Defense Officials Brief About COVID-19

Military Tracking More COVID-19 Cases as It Studies Possible Civil Support

The numbers of military personnel and dependents who have tested positive for COVID-19, the disease caused by the new coronavirus, continues to climb as the Defense Department plans its next steps to bolster the national response while protecting its own ranks. As of early March 16, there are 37 reported positive cases of COVID-19, including 18 military members, 13 dependents, three civilian employees, and three contractors. As of March 15, the military had conducted 495 tests for the virus globally.
Operation COVID-19

Nearly 700 National Guard Troops Activated to Fight COVID-19

A total of 670 National Guard members from 15 states have been activated as of the morning of March 16 in support of their states' responses to the COVID-19 pandemic, according to the National Guard Bureau. Guard readiness is “critical to the success of” the U.S.' efforts to combat the virus, said National Guard Bureau Chief Air Force Gen. Joseph Lengyel.
Air Force Wounded Warrior Trials

Air Force Wounded Warrior Trials Postponed Over COVID-19 Fears

The Air Force Wounded Warrior Trials, which were originally slated to be held March 20-28 at various locations in the Las Vegas, Nev., area, have been postponed due to the COVID-19 pandemic, according to a March 13 Air Force release. The trials, held by the Air Force Wounded Warrior Program, were supposed to determine which Airmen would represent the service at both this year’s Defense Department Warrior Games and Invictus Games. It’s still unclear whether the COVID-19 virus will impact either event.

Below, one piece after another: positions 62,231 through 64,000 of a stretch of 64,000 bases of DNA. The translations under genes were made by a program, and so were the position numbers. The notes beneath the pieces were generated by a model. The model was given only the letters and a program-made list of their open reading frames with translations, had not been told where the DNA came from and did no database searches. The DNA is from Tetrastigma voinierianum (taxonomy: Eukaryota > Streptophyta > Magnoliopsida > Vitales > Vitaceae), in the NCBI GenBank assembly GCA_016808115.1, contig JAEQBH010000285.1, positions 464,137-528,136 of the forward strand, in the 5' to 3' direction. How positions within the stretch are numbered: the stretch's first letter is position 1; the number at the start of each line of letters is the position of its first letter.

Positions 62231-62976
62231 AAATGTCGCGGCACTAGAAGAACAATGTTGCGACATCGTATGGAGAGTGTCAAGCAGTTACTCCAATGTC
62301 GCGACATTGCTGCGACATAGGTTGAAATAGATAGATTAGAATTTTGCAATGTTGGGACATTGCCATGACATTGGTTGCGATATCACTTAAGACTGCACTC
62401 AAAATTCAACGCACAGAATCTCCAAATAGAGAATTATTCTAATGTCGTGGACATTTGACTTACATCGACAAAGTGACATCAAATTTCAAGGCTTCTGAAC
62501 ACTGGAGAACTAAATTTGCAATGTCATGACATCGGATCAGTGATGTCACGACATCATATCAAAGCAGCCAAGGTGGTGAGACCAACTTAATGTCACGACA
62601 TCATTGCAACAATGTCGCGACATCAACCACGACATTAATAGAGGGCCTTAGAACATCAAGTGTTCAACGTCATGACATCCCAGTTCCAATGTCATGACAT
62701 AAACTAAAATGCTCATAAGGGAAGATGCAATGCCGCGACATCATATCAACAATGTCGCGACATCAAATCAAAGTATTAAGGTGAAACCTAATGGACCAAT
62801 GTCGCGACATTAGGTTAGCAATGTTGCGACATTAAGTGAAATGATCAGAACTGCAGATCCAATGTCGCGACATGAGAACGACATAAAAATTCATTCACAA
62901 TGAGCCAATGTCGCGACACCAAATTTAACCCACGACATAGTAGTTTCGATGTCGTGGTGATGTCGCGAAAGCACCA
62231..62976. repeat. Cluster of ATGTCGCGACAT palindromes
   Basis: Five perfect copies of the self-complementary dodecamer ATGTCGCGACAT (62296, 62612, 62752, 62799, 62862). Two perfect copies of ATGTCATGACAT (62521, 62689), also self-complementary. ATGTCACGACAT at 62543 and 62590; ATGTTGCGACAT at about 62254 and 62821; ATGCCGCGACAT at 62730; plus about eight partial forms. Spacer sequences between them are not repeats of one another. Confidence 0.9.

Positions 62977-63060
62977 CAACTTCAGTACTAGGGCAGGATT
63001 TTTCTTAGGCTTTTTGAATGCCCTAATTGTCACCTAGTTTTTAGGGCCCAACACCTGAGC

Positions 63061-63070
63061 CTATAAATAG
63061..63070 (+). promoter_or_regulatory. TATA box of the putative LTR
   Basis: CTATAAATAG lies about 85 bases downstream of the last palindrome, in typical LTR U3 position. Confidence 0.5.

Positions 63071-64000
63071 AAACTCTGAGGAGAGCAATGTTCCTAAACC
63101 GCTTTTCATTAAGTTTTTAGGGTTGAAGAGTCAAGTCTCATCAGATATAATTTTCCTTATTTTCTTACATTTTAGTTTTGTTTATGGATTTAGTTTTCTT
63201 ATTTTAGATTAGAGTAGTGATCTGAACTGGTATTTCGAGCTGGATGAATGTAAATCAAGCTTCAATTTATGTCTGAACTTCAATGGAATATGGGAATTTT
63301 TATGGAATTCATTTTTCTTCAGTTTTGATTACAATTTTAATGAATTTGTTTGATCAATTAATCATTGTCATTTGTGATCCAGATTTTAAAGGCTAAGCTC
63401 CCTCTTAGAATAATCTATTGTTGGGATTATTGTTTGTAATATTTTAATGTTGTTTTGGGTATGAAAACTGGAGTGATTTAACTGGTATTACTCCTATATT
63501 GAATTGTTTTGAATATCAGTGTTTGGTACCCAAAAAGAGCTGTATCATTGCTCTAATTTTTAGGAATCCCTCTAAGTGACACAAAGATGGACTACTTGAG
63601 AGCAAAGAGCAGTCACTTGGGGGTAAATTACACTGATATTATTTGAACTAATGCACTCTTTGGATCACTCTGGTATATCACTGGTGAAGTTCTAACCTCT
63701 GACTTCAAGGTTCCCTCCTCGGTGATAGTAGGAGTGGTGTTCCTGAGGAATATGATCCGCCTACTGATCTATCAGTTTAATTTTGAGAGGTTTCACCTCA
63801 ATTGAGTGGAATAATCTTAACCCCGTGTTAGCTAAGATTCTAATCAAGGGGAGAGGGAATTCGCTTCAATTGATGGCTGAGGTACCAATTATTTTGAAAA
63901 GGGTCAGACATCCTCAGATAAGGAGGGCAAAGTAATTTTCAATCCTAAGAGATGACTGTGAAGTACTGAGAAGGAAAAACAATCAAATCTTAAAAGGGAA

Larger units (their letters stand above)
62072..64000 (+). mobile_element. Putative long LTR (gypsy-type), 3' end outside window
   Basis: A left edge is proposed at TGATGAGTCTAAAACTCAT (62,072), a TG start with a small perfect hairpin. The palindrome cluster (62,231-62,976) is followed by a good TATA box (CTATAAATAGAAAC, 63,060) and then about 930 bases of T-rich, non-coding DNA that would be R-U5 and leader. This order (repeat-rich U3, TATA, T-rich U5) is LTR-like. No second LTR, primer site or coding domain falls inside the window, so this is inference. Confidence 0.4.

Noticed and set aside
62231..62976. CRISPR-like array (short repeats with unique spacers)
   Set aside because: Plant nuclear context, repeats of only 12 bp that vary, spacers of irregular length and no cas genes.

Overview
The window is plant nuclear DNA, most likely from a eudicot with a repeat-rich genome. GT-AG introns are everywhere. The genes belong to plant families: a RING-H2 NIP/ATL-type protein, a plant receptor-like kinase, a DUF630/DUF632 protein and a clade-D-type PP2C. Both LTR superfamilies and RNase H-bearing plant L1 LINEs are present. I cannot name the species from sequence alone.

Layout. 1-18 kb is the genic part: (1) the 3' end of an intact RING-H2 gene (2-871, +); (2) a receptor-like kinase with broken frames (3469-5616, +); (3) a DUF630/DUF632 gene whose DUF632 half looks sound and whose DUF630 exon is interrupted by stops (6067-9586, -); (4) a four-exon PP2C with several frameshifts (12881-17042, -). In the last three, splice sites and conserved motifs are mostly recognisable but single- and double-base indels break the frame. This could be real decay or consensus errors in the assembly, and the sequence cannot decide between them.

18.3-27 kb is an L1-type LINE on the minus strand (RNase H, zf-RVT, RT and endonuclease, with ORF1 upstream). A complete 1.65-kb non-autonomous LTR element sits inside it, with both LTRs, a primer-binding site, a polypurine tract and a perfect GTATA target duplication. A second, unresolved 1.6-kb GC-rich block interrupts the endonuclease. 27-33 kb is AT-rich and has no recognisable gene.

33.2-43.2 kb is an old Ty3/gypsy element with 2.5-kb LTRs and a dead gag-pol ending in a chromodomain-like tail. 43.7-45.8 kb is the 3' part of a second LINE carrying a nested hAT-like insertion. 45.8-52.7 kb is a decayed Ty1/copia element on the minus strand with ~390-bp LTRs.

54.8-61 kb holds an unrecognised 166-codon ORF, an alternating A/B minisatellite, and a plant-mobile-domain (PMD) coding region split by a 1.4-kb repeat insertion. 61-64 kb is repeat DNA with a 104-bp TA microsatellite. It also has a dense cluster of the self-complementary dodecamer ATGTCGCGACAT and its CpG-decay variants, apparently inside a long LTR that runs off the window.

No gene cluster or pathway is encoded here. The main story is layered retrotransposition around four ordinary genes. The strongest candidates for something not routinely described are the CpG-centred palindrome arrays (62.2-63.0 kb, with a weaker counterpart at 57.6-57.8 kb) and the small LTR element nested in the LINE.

F-35 maintainers

GAO: DOD Needs to Track Data to Improve F-35 Logistics

The F-35’s troubled Autonomic Logistics Information System has somewhat improved over the past five years, but still causes significant challenges for the Joint Strike Fighter enterprise every day, according to a new Government Accountability Office report published March 16. The F-35 program office hopes that designing totally new hardware and software will solve the premiere fighter program’s woes. It is slated to send a plan to the Pentagon’s top acquisition official by the end of March for developing the system that will replace the faulty logistics system. A new Operational Data Integrated Network (ODIN) will start to replace ALIS by the end of the year under that plan. Officials hope ditching the problem-ridden software for a totally new set of tools will be smaller, faster, less expensive, and compatible with older data.